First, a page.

For centuries private houses have been built on location by human hand with arcane methods of construction. Even today, building sites are dirty, noisy and stressful places. The mixture of different trades simultaneously attempting to complete their own jobs presents a picture of inefficiency and thinly veiled chaos. This is no way of building houses in the 21st Century!

The approach pioneered by Wunderhaus is entirely different. Wunderhaus is a product in the shape of a building, signalling a fundamental paradigm shift. It transposes the virtues from a product – a smart phone, a television or a car to the manufacture of domestic buildings. The key to this revolution is technology that allows for the innovation of outmoded methods of construction, which prevails in the industry. The modern industrial process is an ongoing cycle – a holistic process of research, design, production, quality control, marketing and distribution. We know, because we completed the cycle – not as a theoretical proposition, but by building and testing a fully-fledged prototype.

The way we look at products has fundamentally changed in the last decades, when good products were simply required to work. Owing to global competition and legal consumer protection products are much more sophisticated, augmenting their status and desirability as branded goods.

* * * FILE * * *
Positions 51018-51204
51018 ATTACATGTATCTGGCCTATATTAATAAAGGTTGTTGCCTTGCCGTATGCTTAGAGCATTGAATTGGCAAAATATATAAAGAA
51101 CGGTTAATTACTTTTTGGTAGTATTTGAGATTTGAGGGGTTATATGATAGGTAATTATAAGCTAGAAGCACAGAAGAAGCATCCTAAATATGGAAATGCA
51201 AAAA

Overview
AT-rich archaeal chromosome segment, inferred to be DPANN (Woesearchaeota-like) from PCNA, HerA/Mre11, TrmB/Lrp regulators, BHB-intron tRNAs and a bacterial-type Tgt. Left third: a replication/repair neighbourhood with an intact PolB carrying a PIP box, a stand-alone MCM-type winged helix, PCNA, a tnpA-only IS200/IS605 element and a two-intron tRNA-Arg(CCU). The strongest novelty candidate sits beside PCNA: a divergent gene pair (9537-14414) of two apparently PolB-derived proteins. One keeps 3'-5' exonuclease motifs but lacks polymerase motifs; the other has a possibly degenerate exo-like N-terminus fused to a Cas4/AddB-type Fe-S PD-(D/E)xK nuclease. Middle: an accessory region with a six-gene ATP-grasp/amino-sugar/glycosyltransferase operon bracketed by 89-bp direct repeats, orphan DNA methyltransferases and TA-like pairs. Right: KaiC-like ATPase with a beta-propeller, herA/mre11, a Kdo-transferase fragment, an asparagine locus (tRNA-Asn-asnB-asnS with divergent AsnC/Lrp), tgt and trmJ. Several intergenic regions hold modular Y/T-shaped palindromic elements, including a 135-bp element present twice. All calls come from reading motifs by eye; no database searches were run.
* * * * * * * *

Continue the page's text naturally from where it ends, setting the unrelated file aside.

Moreover, advances in manufacturing technologies give products a hitherto unseen degree of performance and quality along with the freedom from defects – all due to the extensive research, development and testing that precedes fabrication. It is this painstaking process that gives the house its zero-rated thermal efficiency, sustainable manufacture, cost-effectiveness and aesthetic appeal.

Wunderhaus is a product that benefits from the highest levels of quality found in different areas of manufacture. Just as in a high-end car, for example, the right combination of the best elements makes it much more than the sum of its parts. This product-based approach is rooted in the original design process and the controlled, cutting-edge technology of the factory, rather than the lengthy, labour- intensive activities of the building site. In short, with a product, consumers know precisely what they are getting – efficient design, high quality and speedy assembly.

Wunderhaus is not quite a ‘machine for living’ – as espoused by the seminal architect Le Corbusier nearly a hundred years ago – but it might be a product assembled by machines instructed by clever design. The lives of its inhabitants are not coldly mechanistic since the house takes care of these technical efficiencies, allowing them to prosper as human beings. A luxurious house that exudes ethical values and empathy with its owners and guests. A house that is all that is not just any product, it is a thing we can cherish – a beloved object.